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Slenderness ratio and axial load of steel question..pls help

by beegcheef
Tags: axial, load, questionpls, ratio, slenderness, steel
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beegcheef
#1
Jul4-06, 02:57 AM
P: 6
Hi, I have the following question to complete and i was wondering if anyone can help..

Compare the slenderness ratio and maximum safe axial load that a universal column of section 152 x 152 x 37 can carry if it is made from grade 43 steel to BS5950; 1985 and 6.5m in height when its ends are fixed as follows:

a) both ends pin-jointed, and
b) one end direction-fixed and other end pin-jointed.

i know the effective length for both ends pin-jointed is l=L and one end direction_fixed, other pin-jointed is l=0.85L. I have to use that with the formula:

S.R = l/k where S.R is slenderness ratio, l= effective length and k = least radius of gyration.

I also have these formulae:

I=kA where I = second moment of area, k= radius of gyration and A = cross-sectional area.

F=σA where F= safe axial load, σ= allowable stress and A=cross sectional area

I also got a table from BS5950:Part 1:1985 that shows the British Standards recommendations for allowable slendreness ratio

If anyone could help i would appreciate it greatly

thanx in advance
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FredGarvin
#2
Jul4-06, 06:44 AM
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Your question makes little sense.
Compare the slenderness ratio and maximum safe axial load that a universal column of section 152 x 152 x 37 can carry if it is made from grade 43 steel to BS5950; 1985
It's obvious that you want to compare the buckling loads of a column to a standard...

and 6.5m in height when its ends are fixed as follows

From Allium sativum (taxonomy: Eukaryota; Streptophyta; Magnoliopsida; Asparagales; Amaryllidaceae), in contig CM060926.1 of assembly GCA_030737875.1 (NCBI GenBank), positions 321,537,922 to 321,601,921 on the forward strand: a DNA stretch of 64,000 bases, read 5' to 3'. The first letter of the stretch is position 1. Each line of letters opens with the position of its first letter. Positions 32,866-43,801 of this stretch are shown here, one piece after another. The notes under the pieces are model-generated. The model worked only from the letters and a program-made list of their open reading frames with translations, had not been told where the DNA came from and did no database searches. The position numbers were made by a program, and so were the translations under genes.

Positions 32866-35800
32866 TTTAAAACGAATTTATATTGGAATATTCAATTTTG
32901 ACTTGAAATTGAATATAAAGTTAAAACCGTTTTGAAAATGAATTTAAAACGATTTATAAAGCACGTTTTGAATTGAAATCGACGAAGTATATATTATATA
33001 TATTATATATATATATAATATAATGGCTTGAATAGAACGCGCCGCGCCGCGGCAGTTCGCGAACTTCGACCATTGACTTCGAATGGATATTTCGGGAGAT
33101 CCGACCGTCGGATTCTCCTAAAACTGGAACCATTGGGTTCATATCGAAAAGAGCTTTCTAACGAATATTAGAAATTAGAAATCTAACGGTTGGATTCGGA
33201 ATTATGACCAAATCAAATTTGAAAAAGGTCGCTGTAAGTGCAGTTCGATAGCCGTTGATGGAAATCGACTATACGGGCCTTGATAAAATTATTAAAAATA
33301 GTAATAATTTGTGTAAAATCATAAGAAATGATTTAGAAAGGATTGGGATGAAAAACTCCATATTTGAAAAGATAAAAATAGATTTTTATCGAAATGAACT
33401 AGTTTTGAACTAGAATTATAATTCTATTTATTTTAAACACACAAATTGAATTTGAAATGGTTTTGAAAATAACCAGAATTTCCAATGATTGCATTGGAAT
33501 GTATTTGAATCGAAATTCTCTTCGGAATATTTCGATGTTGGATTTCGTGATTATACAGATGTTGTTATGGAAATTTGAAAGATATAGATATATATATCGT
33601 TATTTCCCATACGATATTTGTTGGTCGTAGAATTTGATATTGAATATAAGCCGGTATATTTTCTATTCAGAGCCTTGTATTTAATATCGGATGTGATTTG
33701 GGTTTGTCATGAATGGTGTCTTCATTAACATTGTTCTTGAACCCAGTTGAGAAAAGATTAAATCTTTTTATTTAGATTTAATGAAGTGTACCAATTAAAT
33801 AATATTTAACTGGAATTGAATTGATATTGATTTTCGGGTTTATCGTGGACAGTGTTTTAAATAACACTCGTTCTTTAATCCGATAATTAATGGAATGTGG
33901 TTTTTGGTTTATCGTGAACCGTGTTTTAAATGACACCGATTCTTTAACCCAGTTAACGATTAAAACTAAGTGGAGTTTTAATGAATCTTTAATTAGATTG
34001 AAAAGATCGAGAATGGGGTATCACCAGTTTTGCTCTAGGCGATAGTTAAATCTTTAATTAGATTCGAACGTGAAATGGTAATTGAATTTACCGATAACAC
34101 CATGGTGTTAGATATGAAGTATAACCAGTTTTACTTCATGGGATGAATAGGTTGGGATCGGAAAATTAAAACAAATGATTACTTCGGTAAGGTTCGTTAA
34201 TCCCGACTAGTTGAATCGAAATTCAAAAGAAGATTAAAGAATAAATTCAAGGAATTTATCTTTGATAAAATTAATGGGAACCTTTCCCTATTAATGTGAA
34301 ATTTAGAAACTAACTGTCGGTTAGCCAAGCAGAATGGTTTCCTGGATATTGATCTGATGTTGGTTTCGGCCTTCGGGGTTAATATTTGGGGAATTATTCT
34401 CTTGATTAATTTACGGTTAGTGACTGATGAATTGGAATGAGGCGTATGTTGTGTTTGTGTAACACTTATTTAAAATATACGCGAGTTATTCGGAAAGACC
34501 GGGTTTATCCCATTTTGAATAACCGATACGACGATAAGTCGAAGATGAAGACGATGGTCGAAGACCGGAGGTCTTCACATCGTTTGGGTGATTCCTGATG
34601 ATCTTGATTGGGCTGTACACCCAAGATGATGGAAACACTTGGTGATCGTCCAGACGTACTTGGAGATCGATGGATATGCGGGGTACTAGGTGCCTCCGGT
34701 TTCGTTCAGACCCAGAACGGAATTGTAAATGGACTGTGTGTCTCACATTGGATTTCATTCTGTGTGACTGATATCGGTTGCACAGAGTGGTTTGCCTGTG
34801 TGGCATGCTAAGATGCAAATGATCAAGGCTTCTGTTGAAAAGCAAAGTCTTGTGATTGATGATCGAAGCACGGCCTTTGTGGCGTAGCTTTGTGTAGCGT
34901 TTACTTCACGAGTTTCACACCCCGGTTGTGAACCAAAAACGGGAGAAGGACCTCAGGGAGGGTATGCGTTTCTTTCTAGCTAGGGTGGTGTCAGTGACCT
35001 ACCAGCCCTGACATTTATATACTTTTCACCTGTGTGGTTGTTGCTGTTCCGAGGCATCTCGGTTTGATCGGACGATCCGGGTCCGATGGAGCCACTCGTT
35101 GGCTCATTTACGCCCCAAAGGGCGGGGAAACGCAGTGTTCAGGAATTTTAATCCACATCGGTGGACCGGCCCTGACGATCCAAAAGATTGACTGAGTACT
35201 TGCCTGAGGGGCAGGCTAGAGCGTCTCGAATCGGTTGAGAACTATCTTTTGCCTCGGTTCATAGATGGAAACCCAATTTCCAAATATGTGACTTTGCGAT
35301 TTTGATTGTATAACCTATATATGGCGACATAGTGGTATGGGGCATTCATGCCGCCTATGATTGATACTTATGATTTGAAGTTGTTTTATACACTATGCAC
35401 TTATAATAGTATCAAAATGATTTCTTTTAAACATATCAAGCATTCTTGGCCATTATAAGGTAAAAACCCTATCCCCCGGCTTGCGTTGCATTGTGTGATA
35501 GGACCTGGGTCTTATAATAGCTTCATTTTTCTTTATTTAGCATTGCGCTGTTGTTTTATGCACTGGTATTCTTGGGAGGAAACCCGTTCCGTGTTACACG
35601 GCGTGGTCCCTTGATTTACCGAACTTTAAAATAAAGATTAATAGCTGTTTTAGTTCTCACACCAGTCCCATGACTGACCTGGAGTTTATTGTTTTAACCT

...but what does the rest of the question mean? Can you write the question dowwn exactly as it is written?
beegcheef
#3
Jul5-06, 10:10 AM
P: 6
Hi Fred, thanks for replying to my post. however, that is exactly how the question is written word for word.

Compare the slenderness ratio and maximum safe axial load that a universal column of section 152 x 152 x 37 can carry if it is made from grade 43 steel to BS5950; 1985 and 6.5m in height when its ends are fixed as follows:

a) both ends pin-jointed, and
b) one end direction-fixed and other end pin-jointed.

thanx

FredGarvin
#4
Jul5-06, 10:33 AM
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Slenderness ratio and axial load of steel question..pls help

The only thing I am wondering is in the dimensions of the column. You give 152x152x37. Is the 37 a wall thickness since you give the height as 6.5m? I am assuming so.

For some reason I read that problem about 20 times and it didn't click. Now it is. Perhaps I needed more coffee.

So are you wondering where to start? Basically, you are looking at a change in restraints for two scenarios. Since the cross section doesn't change, the radius of gyration will not change. So, you have 2 boundary conditions. That means you should calculate the maximum safe load for 2 situations (4 if the BS spec also specifies a different material than the grade 43). Since I don't have access to the BS spec you referenced, I would assume that it spells out some minimums in the safe load. Take your 2 results and then compare them to the spec.